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Insect Control

Forest Tent Caterpillars

What are forest tent caterpillars?

Forest tent caterpillars, a species native to North America, is the most spectacular of forest defoliators. These defoliators, although an infrequent pest in Winnipeg, can cause considerable damage when an outbreak erupts. Outbreaks occur about every 15 years and last about 3 years. While aspen is its preferred host, during severe infestations the forest tent caterpillar will feed on ash, fruit trees, maple, oak, birch, elm, deciduous shrubs and some garden plants.

What do forest tent caterpillars look like?

Photo credit:
Beatrice Murch under license CC BY 2.0

The adults are tan coloured, with two thin dark, parallel oblique lines or one single, broad, dark band crossing the middle of the front wings.

The mature larvae are 45-55 mm long and are bluish to brownish in colour with diamond-shaped white spots on the middle of the back of each segment. It has 2 thin, prominent broken yellow lines that extend along each side of its hairy body.

What is the life cycle of the forest tent caterpillar?

Adult moths emerge in early July and lay their eggs in a single gray-brown band 1.5-2.0 cm. deep that encircles a small twig of the host tree and shrub. Within 3 weeks a young larvae forms within the egg, but it remains dormant until the following spring. When the leaves begin to open, the larvae emerge and begin to feed. During the larval stage, they can be often found clustering in masses on the stem or trunk. The larvae feed over a 4-6 week period before becoming pupae. They form their cocoons between 2 leaves of a tree, on shrubbery or on buildings where they can find a sheltered location.

What does the damage look like?

Larvae feed initially on the opening buds, later consuming parts of or whole leaves of broad-leaved deciduous trees and shrubs. During high populations, forest tent caterpillars can completely strip trees and will then feed on the understory shrubs and other vegetation.

Will my tree die?

Healthy trees grow back their leaves 2-3 weeks after defoliations. However, after repeated defoliation, trees may be more susceptible to secondary insects and diseases.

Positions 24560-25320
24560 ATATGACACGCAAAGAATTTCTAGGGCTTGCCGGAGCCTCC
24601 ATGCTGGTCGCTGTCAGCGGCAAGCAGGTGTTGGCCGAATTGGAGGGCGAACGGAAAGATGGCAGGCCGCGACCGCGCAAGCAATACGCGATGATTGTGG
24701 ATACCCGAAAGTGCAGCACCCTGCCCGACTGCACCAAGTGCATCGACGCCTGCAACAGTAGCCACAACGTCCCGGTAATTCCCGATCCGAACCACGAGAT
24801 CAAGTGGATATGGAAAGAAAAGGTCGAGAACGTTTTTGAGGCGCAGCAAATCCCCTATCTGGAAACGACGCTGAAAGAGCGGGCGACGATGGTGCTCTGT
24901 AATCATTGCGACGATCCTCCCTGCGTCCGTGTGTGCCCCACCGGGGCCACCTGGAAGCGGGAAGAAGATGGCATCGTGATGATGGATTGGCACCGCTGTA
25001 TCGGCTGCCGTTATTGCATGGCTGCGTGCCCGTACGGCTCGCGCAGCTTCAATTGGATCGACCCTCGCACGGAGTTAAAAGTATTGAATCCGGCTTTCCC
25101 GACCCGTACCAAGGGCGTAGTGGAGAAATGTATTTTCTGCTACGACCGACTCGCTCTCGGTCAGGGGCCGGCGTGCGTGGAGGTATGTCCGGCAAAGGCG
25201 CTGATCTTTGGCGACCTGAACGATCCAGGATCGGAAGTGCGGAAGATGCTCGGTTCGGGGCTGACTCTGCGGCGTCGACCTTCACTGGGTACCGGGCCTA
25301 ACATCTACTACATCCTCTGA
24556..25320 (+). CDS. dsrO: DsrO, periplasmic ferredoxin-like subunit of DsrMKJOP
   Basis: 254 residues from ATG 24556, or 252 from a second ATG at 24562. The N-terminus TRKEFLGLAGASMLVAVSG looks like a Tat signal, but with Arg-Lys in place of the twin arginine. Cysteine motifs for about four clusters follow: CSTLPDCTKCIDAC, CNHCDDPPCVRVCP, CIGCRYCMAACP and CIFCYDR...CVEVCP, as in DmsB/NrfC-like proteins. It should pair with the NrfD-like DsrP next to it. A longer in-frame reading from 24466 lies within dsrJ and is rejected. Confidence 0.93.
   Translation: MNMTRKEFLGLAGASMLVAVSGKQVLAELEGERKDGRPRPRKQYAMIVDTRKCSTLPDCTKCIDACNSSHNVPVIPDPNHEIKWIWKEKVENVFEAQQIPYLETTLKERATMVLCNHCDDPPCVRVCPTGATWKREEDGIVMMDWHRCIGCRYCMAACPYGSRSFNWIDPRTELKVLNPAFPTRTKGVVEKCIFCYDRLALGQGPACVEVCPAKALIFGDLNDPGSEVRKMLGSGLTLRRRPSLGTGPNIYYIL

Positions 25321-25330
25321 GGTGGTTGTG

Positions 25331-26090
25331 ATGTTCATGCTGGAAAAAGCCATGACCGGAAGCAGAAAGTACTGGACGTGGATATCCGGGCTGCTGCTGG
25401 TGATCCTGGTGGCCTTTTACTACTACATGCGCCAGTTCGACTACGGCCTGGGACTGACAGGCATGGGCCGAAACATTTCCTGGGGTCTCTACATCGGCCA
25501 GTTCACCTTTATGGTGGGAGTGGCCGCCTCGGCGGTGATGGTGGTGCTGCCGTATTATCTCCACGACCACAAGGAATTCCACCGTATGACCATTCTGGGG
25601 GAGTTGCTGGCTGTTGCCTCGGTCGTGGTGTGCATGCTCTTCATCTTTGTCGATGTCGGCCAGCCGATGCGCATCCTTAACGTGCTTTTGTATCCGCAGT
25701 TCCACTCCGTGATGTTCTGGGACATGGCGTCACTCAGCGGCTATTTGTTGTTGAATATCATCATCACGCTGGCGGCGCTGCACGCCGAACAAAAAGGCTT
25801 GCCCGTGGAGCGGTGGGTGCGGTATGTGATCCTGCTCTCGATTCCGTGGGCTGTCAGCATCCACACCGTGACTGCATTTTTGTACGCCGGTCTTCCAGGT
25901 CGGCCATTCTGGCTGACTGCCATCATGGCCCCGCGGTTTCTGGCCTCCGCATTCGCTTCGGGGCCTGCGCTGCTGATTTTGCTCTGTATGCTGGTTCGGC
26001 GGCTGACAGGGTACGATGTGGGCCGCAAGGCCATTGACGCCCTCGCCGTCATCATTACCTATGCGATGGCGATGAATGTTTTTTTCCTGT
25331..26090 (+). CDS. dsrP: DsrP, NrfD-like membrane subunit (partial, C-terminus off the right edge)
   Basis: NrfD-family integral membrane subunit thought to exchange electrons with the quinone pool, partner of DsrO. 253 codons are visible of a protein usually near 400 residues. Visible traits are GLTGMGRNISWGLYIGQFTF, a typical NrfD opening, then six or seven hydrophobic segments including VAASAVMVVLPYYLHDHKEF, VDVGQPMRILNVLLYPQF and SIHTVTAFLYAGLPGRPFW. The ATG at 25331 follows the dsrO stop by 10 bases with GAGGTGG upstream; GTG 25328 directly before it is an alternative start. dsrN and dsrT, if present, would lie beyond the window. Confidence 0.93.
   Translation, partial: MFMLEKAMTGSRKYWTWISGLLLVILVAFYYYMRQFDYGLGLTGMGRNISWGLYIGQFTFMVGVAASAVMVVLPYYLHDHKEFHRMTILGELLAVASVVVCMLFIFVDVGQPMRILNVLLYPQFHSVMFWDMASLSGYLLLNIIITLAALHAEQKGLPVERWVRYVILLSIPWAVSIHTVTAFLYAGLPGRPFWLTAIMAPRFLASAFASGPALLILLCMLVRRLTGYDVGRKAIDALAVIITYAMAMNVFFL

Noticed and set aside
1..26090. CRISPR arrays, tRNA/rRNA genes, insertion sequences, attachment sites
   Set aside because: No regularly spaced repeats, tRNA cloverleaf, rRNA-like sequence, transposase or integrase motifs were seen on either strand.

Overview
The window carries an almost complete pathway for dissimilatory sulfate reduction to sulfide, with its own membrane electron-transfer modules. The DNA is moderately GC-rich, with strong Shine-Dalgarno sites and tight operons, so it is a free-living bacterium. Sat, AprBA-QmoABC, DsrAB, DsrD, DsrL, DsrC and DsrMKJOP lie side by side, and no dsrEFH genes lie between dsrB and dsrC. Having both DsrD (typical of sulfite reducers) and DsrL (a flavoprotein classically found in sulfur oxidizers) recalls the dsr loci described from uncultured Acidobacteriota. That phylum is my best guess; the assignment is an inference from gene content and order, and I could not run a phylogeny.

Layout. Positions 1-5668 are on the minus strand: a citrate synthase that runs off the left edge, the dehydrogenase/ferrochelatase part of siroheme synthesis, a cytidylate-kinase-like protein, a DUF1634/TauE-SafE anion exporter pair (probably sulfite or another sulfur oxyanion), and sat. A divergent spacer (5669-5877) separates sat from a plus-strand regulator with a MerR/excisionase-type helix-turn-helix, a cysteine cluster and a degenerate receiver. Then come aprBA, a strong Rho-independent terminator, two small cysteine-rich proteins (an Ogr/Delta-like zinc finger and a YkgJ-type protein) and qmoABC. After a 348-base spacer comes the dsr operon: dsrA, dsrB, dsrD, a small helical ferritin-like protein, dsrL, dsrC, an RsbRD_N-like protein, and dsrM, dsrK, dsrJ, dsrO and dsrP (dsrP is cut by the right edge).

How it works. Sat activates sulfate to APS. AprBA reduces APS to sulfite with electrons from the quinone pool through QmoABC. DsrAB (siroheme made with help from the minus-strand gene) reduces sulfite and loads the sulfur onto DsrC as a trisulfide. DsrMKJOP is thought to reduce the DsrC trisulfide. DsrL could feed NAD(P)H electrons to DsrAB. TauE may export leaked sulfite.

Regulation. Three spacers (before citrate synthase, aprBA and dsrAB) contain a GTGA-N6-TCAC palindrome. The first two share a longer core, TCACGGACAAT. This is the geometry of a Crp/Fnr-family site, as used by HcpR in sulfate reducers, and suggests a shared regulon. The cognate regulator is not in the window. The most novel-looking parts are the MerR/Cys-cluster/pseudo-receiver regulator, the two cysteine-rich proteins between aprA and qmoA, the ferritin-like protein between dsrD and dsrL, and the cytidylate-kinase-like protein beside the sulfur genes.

How can I control forest tent caterpillars?

On smaller trees and shrubs, an effective means of controlling the forest tent caterpillar is pruning or breaking off the egg masses on the twigs and disposing of them in the garbage. This is best done in fall or in early spring when there are no leaves on the trees and the egg masses are most visible. After hatching, young colonies of larvae can be pruned off or squashed while they are resting in clusters on the main stem, especially in the evening or on cool nights.

When trees are too large or there are numerous larvae, a non-chemical insecticide, Bacillus thuringiensis var. kurstaki (Btk) or a chemical insecticide such as Insecticides such as Malathion® can be sprayed when the caterpillars are about 1-2 cm long. Biological products like Safer's BTK® Biological Larvicide contain the active ingredient Bacillus thuringiensis var. kurstaki (Btk) to control forest tent caterpillar larva. All Pest Control products purchased and used must be registered with Health Canada and contain a Pest Control Product (P.C.P. or PCP) Number on their label. Tanglefoot banding your trees will not be effective in controlling the forest tent caterpillar as the female moth is winged and can fly to the twigs and branches to lay her eggs.

Please ensure all contractors treating City-owned trees abide by the Agreement for Contractors to Perform Arboricultural Services on Trees Under The Control of The Urban Forestry Branch.

Last update: July 20, 2020
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